Thursday, June 30, 2016
Free Press Unlimited condemns the conviction of “LuxLeaks” whistleblowers Antoine Deltour and Raphaël Halet on Wednesday, June 29. Both have received suspended sentences of 12 and 9 months and fines of €1,500 and €1,000 respectively. The two former employees of Pricewaterhouse Coopers Luxembourg were found guilty of data theft and breach of commercial confidentiality when exposing potential abuses of Luxembourg’s tax system.

“This conviction signals a failing system of legal safeguards for whistleblowers”, says the Director of Free Press Unlimited, Leon Willems. “The crisis caused by the financial sector is still fresh, and yet the sector refuses to be publicly accountable. The support provided by tax authorities to multinationals is downright scandalous when everywhere else in Europe people are tightening their belts because of the financial crisis.” 



“There is no decent system of legal safeguards for whistleblowers in Europe,” says Willems. Also in the Netherlands there has been no legal protection for whistleblowers until now. In 2012, the European Court of Human Rights judged that the Netherlands failed to safeguard press freedom and the protection of journalistic sources. However, this now seems to be changing. As of July 1 2016, the Law “Huis voor Klokkenluiders” will come into force. This law entails the foundation of an independent organization (Advice Centre For Whistleblowers) that will advise and support private and public sector workers in reporting their concerns about wrongdoing. It is not yet clear whether this law will offer legal protection for whistleblowers.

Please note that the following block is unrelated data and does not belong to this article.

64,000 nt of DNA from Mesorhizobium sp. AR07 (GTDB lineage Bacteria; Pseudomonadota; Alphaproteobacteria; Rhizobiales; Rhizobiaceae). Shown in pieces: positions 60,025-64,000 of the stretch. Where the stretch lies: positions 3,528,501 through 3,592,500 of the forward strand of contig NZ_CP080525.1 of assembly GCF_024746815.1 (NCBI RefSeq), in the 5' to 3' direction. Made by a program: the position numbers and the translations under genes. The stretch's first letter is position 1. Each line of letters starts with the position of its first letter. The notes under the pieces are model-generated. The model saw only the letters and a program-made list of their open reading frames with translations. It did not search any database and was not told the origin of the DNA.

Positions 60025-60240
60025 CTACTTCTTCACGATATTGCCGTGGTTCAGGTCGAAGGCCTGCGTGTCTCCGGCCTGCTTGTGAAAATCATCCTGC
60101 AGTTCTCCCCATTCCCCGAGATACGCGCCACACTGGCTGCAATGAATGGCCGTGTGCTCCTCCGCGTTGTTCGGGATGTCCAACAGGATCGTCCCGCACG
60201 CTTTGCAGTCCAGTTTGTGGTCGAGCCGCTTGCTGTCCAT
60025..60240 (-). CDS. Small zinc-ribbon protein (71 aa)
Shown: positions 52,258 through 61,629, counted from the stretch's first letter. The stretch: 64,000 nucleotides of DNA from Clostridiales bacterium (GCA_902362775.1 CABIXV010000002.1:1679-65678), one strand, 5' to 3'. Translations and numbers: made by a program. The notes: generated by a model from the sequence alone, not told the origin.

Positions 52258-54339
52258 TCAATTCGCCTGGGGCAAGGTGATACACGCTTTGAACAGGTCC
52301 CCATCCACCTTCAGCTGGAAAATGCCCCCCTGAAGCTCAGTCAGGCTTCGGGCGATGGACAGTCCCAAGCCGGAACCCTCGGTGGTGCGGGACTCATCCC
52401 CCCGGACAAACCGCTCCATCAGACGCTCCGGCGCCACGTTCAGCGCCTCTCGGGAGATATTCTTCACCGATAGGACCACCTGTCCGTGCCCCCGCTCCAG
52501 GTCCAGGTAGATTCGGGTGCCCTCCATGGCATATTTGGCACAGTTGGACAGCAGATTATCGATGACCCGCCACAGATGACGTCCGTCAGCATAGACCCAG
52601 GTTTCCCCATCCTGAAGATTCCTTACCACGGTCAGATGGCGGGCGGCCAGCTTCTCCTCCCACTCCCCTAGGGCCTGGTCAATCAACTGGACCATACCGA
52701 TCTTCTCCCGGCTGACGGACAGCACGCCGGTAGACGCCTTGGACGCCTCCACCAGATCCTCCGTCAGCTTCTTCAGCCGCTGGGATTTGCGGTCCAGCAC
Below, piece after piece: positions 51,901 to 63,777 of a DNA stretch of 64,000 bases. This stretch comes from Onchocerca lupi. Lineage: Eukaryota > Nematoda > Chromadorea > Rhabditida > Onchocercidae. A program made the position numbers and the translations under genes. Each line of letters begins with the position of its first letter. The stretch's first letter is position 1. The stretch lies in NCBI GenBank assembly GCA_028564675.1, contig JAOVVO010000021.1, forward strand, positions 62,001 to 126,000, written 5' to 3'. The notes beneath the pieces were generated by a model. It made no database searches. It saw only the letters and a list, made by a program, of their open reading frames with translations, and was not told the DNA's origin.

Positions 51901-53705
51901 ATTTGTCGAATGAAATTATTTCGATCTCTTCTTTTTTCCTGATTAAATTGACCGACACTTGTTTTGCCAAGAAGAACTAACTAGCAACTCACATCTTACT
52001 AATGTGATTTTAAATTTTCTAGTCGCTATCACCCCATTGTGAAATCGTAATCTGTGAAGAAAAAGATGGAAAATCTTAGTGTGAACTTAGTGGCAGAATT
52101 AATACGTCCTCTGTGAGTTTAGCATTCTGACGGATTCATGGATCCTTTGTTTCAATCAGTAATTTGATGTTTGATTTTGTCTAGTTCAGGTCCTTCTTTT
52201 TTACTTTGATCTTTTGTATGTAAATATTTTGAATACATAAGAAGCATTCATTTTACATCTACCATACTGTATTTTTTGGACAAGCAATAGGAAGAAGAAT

Dark day for truth-telling

The Whistleblowing International Network (WIN), a coalition of organizations supporting whistleblowers worldwide, has also expressed its dismay at the conviction: “This is a dark day for truth-telling in Europe,” said Anna Myers, Co-Chair of WIN and Executive Director of The Government Accountability Project in Washington DC. “Deltour and Halet acted in the public interest. The conviction sends out the message that the commercial interests of Pricewaterhouse Coopers and its clients are more important than the public’s right to know about potential abuses of EU tax systems,” she added.


According to Willems, the case of Antoine Deltour and Luxleaks is a good example of citizens serving the public interest without seeking to profit from their disclosures. “The conviction of these two whistleblowers also proves the importance of anonymous leaking platforms, like Publeaks.”



Free Press Unlimited urges the Dutch EU commissioner, Frans Timmermans, and the Dutch Minister of Foreign Affairs, Bert Koenders, to put legal safeguards for whistleblowers on the agenda. The EU Special Representative for Human Rights, Stavros Lambrinidis, and the Dutch Human Rights Ambassador, Kees van Baar, should plead for adding a whistleblower’s protection clause to the EU Guidelines on Freedom of Expression online and offline.